This brings me to learning more generally. Obviously I have no problem with people being autodidacts. Today the ability for one to be an autodidact has greatly expanded, but with power comes responsibility, and the necessity of prudence. I’m speaking obviously about the internet. But now we have the rise of online education. Recently MRUniversity opened, and Khan Academy is already rather famous. Tyler Cowen and Alex Taborrak’s endeavor has already received some praise:
MRU is ultimately aiming for a better actual education, not a better means of signaling. Cowen and Tabarrok are betting that there is an extraordinary amount of dead weight in current university classes (for example, on MRU the professor need not repeat himself as he inevitably must during live lectures, because if a student requires repetition, she can just watch the video again). “You can think of this,” Cowen says, laughing for the only time during our phone conversation and only lightly, “as a marginal attempt—a marginal revolution, so to speak—to get education to be more about learning.”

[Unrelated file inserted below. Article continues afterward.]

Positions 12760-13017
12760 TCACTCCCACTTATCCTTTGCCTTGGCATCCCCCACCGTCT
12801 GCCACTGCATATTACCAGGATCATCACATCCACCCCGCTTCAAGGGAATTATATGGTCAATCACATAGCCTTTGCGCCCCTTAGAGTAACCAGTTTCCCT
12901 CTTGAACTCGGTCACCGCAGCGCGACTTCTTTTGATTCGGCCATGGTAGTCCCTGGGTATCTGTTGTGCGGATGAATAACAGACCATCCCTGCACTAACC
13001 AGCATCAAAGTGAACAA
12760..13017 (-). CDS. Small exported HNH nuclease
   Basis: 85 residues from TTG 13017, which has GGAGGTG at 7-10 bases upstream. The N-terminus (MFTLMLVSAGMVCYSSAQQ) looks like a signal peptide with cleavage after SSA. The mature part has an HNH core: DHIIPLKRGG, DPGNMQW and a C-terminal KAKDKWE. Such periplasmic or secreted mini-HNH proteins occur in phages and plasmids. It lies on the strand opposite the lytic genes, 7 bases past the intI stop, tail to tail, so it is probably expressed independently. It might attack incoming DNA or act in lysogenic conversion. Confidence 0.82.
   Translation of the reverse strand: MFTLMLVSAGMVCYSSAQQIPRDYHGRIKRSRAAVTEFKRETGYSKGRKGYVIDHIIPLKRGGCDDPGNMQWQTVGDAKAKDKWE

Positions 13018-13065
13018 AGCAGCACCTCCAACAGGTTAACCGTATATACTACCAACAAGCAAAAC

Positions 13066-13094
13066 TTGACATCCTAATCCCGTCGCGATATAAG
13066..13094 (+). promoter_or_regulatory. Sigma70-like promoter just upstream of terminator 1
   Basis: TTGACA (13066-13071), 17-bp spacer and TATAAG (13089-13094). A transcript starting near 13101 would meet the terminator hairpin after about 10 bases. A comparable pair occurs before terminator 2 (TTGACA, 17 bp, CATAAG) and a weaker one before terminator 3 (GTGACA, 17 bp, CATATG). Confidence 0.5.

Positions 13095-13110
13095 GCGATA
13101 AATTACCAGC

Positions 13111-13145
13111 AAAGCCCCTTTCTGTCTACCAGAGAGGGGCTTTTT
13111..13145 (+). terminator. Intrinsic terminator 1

I am moderately skeptical, but I also think such experiments are necessary. Over the long term it seems likely that new forms of educational delivery and assessment with replace the middle and lower tiers of American higher education, and modify even the elite levels. But I don’t think we know yet what the exact nature of the information ecology is going to be.
Here is what I’d really like in the future: an app which analyzes someone’s stream of assertions and immediately assesses whether they are full of crap or not.*** There are many domains where I can do this analysis myself, and know to tune someone out because I know they’re signalling to ignorant people. But, there are many, many, more domains where I am ignorant and lost, and may fall prey to the bluffs and assertions of high caliber signalers, who have fashioned the simulacrum of intelligence. More concretely, people who are trying to impress without deep knowledge often fumble on many facts, something which could be run through an application such as WolframAlpha.
Of course things have changed a great deal. Over the past few years smartphones have cast a pall over the skills of the professional bullshitter. I think that there has been a qualitative change for the better. Bullshitters known that they need to be cautious, so there is a preemptive effect.
* I am never in social circumstances where the political context is conservative.
** You also need to avoid socializing only with your own ideological set. This is easy for me since I don’t socialize with anyone who shares my politics or metaphysical opinions.
*** Looking things up manually is time consuming.